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I have never been comfortable with drivers, am just now learning about UEFI, and am trying to understand how much UEFI creates its own operating system with this example.


When I boot a modern Windows 10 system (which therefore uses UEFI) with a USB drive, I believe the motherboard EFI controller communicates directly with the USB controller until it eventually gets "BOOTX64.EFI" code in RAM, and it then starts the CPU. (I probably should at least write "effectively starts" - Please forgive my oversimplified explanations.)

Then, if that EFI code is specially-designed to use the USB port, the CPU (instead of the EFI controller) does the communication work. USB drivers for this can all sit in the EFI partition, so let's say they are not associated with Windows.

Then, if that code ultimately boots Windows (located on a second partition on the USB drive), Windows' USB drivers will ultimately get used.


So, can we really have these 3 distinct USB modes? To highlight the differences, let me call them "No CPU", "CPU for UEFI", and "CPU for Windows".

Normally, "CPU for UEFI" is ignorable (because "BOOTX64.EFI" is the Windows boot program), so I wonder if maybe this mode is completely killed in favor of "No CPU" (generated by some call from the CPU to the EFI controller).

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When I boot a modern Windows 10 system (which therefore uses UEFI) with a USB drive, I believe the motherboard EFI controller communicates directly with the USB controller until it eventually gets "BOOTX64.EFI" code in RAM, and it then starts the CPU. (I probably should at least write "effectively starts" - Please forgive my oversimplified explanations.)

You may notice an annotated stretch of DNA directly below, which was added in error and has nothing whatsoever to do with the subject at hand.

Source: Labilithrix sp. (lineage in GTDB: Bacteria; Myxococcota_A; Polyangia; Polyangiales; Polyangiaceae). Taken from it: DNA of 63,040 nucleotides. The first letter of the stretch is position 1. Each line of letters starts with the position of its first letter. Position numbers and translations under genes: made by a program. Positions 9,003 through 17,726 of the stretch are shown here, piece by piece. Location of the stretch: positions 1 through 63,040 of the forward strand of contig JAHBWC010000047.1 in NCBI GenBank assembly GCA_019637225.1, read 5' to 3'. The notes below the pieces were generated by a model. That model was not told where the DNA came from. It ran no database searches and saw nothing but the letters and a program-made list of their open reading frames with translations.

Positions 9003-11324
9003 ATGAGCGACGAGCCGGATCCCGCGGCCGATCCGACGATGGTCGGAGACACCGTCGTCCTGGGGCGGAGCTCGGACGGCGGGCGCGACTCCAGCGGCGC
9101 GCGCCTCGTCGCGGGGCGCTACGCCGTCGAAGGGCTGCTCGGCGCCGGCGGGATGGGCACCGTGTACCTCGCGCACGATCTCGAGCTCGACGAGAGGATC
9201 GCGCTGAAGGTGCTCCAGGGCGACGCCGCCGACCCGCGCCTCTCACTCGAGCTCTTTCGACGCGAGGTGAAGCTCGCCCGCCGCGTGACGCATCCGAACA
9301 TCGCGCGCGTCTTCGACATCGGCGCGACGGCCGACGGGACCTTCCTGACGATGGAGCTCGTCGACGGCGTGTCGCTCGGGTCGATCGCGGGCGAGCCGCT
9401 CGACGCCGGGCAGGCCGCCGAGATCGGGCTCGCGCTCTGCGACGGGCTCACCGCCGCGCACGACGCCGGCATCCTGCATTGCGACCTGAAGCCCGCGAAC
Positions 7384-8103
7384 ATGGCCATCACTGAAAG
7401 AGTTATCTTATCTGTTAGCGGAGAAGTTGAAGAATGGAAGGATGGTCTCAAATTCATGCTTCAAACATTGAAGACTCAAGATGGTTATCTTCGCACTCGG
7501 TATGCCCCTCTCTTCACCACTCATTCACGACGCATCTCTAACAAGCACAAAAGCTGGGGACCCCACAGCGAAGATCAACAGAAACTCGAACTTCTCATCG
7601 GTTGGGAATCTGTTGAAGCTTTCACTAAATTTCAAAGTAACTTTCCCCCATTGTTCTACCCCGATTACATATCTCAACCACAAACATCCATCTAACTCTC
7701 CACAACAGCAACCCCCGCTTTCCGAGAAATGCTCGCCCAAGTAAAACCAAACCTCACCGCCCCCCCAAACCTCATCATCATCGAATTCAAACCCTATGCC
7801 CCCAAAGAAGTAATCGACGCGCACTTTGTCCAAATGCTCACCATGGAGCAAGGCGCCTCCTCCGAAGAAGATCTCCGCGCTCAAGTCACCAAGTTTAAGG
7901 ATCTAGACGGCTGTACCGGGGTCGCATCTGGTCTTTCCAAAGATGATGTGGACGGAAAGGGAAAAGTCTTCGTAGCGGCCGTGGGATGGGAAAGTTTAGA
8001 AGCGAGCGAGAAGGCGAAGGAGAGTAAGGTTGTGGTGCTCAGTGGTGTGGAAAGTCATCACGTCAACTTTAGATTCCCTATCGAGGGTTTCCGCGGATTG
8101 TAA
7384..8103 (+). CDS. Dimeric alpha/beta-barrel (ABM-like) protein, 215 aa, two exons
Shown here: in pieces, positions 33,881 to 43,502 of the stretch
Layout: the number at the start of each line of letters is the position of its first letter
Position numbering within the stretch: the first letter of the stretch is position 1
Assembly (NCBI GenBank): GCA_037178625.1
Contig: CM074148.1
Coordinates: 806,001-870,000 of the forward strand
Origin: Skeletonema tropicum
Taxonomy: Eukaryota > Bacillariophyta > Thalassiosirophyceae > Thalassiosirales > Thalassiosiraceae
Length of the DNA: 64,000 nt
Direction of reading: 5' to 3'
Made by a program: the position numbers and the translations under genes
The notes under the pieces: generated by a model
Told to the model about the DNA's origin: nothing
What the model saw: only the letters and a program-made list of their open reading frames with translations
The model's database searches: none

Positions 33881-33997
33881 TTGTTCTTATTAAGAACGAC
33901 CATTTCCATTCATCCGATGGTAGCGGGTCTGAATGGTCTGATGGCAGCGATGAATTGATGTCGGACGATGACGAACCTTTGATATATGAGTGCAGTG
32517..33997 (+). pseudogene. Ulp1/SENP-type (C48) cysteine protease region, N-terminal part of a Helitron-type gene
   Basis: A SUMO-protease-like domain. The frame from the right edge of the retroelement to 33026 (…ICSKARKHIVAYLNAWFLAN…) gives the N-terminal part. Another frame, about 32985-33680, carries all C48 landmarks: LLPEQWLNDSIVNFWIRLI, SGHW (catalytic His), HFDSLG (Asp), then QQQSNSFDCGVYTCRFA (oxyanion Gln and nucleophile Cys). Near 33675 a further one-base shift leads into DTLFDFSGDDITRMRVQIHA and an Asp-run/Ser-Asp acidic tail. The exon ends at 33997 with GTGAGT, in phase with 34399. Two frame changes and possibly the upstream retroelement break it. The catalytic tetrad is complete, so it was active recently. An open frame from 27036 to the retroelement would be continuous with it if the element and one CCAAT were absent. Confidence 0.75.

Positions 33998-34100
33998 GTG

There is no such thing as "EFI controller". EFI is a type of the main system firmware and it runs on the same CPU as the actual OS. The CPU and RAM will have already been fully initialized and running by the time you see any sort of text or graphics coming from EFI.

At that point, the EFI firmware even works very similarly to an OS: it has a kernel which runs on the CPU; it uses the entire system RAM; it has a driver framework (allowing it to access USB devices, SATA devices, NVMe devices); it can read files from filesystems and it can launch executables (.efi files).

So in most cases you're dealing with two modes: either the USB stick is accessed by UEFI, or it's accessed by Windows. (Though I've seen some motherboards have some "pre-UEFI" USB support, used to recover from botched firmware upgrades when the firmware ROM is damaged.)

CPUs do have an internal controller which handles the most basic system initialization e.g. Intel calls it the "Management Engine", but it doesn't actually boot the main OS directly, it only boots the UEFI firmware.

USB drivers for this can all sit in the EFI partition, so let's say they are not associated with Windows.

No, the EFI partition usually doesn't contain any of that stuff. Most drivers, especially those necessary to deal with the motherboard's built-in hardware, are directly embedded in the main firmware image that's kept in your motherboard's flash memory.